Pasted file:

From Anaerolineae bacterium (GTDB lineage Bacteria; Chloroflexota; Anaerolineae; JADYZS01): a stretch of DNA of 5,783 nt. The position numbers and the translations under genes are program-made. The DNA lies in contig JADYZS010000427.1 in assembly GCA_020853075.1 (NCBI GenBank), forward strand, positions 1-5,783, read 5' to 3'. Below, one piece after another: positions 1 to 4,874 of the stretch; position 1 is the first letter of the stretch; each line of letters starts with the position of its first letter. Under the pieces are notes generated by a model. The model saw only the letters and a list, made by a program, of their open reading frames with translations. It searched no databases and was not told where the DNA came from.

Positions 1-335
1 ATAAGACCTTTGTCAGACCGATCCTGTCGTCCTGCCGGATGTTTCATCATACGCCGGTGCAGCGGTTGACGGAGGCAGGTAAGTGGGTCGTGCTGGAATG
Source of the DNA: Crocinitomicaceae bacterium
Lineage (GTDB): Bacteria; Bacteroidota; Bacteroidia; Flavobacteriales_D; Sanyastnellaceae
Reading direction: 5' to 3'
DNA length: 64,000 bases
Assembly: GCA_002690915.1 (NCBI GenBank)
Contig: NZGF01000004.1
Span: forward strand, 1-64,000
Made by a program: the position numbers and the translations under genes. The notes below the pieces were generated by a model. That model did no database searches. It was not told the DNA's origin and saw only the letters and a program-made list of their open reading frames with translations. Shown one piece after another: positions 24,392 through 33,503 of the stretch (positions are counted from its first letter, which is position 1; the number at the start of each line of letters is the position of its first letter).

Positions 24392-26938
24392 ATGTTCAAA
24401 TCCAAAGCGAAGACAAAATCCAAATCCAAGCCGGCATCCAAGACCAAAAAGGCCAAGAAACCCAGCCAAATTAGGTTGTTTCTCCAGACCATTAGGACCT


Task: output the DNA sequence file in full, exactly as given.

From Anaerolineae bacterium (GTDB lineage Bacteria; Chloroflexota; Anaerolineae; JADYZS01): a stretch of DNA of 5,783 nt. The position numbers and the translations under genes are program-made. The DNA lies in contig JADYZS010000427.1 in assembly GCA_020853075.1 (NCBI GenBank), forward strand, positions 1-5,783, read 5' to 3'. Below, one piece after another: positions 1 to 4,874 of the stretch; position 1 is the first letter of the stretch; each line of letters starts with the position of its first letter. Under the pieces are notes generated by a model. The model saw only the letters and a list, made by a program, of their open reading frames with translations. It searched no databases and was not told where the DNA came from.

Positions 1-335
1 ATAAGACCTTTGTCAGACCGATCCTGTCGTCCTGCCGGATGTTTCATCATACGCCGGTGCAGCGGTTGACGGAGGCAGGTAAGTGGGTCGTGCTGGAATG
Source of the DNA: Crocinitomicaceae bacterium
Lineage (GTDB): Bacteria; Bacteroidota; Bacteroidia; Flavobacteriales_D; Sanyastnellaceae
Reading direction: 5' to 3'
DNA length: 64,000 bases
Assembly: GCA_002690915.1 (NCBI GenBank)
Contig: NZGF01000004.1
Span: forward strand, 1-64,000
Made by a program: the position numbers and the translations under genes. The notes below the pieces were generated by a model. That model did no database searches. It was not told the DNA's origin and saw only the letters and a program-made list of their open reading frames with translations. Shown one piece after another: positions 24,392 through 33,503 of the stretch (positions are counted from its first letter, which is position 1; the number at the start of each line of letters is the position of its first letter).

Positions 24392-26938
24392 ATGTTCAAA
24401 TCCAAAGCGAAGACAAAATCCAAATCCAAGCCGGCATCCAAGACCAAAAAGGCCAAGAAACCCAGCCAAATTAGGTTGTTTCTCCAGACCATTAGGACCT